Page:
This is a foundational module designed to equip you with an in-depth understanding of communication networks and their application in a real-world context. This module aims to provide a comprehensive introduction to the basic principles of computer networking, focusing on layered network models, and the design, connection, configuration, and testing of computer networks that involve PCs, switches, and routers. Hands-on laboratory experiments will allow you to implement and validate network designs using a range of analytical and simulation tools, reinforcing theoretical knowledge with practical application. 

Upon successful completion of this module, you will have a firm grasp of the principles that underpin communication networks. This module is an engaging introduction into the world of communications and PC networking and a first step towards becoming a proficient network designer and operator. 

Introduction to Networks (15 credits)

An introduction to networks and networking following the CISCO CCNA 2 syllabus

Year 2

Compulsory modules

Foundations of Computation (15 credits)

An introduction to notions of computation, computability, automata, and related topics

Software Development with C and C++ (15 credits)

An introduction to C and C++ programming

Systems Programming (15 credits)

Writing systems level code in C

Innovative Product Development (double) (30 credits)

Foundations of Security (15 credits)

Core concepts in cyber security

Network Technologies (15 credits)

Key concepts in local area networks, following the CISCO CCNA 3 syllabus

WAN Technologies

Key concepts in wide area networks, following the CISCO CCNA 4 syllabus

Optional modules

Business Intelligence Programming

Delve into the realm of Business Intelligence Programming and uncover the foundations of Business Analytics. Explore a wide range of methods, tools, and techniques that enable the development of applications for complex decision making. This module utilises a dynamic online learning approach to deliver engaging and comprehensive content. Throughout this module, you will gain a deep understanding of data, information, and knowledge within the organisational context. Develop the skills to create strategic decision-making plans by harnessing an organisation's valuable information assets. Design, implement, test, debug, and review applications that facilitate decision making based on diverse and fragmented information.
By the end of this module, you will possess the expertise to apply Business Intelligence Programming techniques and tools, enabling you to make informed decisions based on complex data sets.

Year 3 (optional placement year)

Optional modules

Optional Work Placement Year (includes a Placement Search and Preparation module in your second year)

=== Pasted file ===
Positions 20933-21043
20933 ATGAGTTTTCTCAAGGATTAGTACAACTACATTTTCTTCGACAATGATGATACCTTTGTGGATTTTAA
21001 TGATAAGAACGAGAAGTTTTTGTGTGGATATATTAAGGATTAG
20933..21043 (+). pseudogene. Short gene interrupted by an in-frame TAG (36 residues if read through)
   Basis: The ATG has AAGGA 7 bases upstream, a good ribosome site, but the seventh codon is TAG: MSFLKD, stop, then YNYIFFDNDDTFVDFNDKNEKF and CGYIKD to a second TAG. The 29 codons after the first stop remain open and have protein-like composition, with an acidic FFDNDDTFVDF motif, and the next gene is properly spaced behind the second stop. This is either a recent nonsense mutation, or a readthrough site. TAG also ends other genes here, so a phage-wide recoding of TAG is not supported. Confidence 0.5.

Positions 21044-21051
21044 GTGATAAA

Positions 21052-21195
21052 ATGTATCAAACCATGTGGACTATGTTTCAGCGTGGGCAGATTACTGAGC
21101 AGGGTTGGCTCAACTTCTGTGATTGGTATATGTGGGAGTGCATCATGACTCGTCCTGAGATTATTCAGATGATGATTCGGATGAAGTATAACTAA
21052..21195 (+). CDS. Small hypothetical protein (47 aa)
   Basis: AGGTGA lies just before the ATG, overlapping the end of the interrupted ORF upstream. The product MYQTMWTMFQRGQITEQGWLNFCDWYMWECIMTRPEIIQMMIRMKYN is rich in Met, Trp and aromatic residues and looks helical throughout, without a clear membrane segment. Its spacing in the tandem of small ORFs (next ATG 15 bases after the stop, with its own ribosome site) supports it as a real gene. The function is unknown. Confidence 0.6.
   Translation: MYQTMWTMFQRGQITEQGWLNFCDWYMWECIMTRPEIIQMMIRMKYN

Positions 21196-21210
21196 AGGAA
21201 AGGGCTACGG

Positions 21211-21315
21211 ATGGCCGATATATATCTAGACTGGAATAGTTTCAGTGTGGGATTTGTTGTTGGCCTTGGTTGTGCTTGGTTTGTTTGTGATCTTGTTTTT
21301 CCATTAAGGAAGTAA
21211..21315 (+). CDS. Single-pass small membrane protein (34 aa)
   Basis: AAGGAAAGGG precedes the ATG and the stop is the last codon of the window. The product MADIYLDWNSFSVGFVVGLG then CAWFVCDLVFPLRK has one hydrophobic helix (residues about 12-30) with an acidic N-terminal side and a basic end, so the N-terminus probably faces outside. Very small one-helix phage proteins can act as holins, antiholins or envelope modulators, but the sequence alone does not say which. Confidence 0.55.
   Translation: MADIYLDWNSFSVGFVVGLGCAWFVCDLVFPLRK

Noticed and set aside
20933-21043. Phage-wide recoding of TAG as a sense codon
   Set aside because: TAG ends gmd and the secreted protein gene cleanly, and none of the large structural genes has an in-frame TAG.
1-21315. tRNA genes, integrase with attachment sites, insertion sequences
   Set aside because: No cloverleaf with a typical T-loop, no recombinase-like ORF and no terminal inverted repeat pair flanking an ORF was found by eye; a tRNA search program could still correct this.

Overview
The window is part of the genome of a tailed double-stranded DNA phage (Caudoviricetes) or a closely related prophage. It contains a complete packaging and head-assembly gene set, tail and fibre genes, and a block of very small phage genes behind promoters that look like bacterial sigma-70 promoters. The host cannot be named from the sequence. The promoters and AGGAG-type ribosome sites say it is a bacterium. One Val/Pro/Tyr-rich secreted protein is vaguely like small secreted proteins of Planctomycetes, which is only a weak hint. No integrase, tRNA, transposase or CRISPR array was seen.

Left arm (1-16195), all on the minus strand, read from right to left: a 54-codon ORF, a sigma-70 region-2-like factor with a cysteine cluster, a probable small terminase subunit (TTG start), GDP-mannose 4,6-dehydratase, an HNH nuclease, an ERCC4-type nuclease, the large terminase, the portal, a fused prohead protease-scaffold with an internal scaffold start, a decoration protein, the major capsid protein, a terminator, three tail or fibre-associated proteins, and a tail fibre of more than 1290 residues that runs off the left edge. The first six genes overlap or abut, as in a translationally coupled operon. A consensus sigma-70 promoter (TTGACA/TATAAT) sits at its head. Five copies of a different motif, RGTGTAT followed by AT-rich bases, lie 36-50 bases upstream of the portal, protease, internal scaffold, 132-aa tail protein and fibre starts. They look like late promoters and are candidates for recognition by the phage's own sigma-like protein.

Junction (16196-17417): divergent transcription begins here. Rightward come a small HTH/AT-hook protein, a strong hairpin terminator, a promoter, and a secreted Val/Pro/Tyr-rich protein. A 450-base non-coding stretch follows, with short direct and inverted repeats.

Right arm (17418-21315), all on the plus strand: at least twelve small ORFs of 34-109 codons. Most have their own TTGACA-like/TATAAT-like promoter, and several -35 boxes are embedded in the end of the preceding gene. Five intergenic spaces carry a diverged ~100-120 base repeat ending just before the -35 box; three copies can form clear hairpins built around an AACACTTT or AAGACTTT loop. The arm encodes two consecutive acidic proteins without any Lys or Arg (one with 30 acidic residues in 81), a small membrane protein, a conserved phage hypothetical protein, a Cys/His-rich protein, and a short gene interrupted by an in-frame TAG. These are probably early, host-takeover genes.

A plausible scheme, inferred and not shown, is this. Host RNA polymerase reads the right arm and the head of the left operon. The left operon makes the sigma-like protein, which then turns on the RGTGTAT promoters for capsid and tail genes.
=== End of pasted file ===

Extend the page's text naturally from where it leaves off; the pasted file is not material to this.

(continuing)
We encourage you to take a supervised work placement for 12 months between Year 2 and your final year. You will need to apply for your placement yourself; however you will be taught about how to apply for jobs effectively in a second year module, and we have dedicated placements staff to support you with securing a placement. We maintain links with industry and most students who go on placement obtain their position through the Department. More and more students are finding that a placement benefits their final year studies and career prospects. Possible placement organisations include IBM, Ericsson and Cisco. Your tuition fees are reduced for the placement year and the positions are normally paid which should cover your living expenses. Current placement costs are available in the Fees section of this page. Students are responsible for living and travel costs associated with their employment on and as a result, most will live near their placement location.

Year 4 (or year 3 if no placement)

Compulsory modules

Software Engineering (15 credits)

Cloud Computing and Internet of Things (15 credits)

Immerse yourself in the cutting-edge realms of Cloud Computing and the Internet of Things (IoT). You’ll gain a critical understanding of recent trends and developments, empowering you to design, construct, and evaluate innovative Cloud Computing solutions. Additionally, you’ll delve into the Internet of Things, unlocking insights into its latest advancements and programming frameworks. Furthermore, explore the management of distributed data, privacy, and security considerations.
By the module's end, you will possess the expertise to critically analyse, design, and evaluate Cloud Computing and IoT solutions. You’ll also develop team working skills by collaborating effectively within groups, applying your knowledge and skills to practical scenarios.

Secure of Programming (15 credits)

The design, implementation, and maintenance of secure software systems

Principles of Secure Operating Systems (15 credits)

Theory of Operating Systems

Malware Analysis (15 credits)

Assembler programming and malware analysis

Bsc Cyber Security Project (30 credits)

Network Security (alt-compulsory: choose at least 1) (15 credits)

Network security theory and practice following the CISCO CCNA Security syllabus

Dissertation in Computer Science for Cyber Security (double)

A project in the area of cyber security.

Optional modules

Communicating and Teaching Computer Science (15 credits)

Working in schools to help teach computer science

Independent Study Level 6 (15 credits)

BSc Computing Project, COMP6013 (15 credits)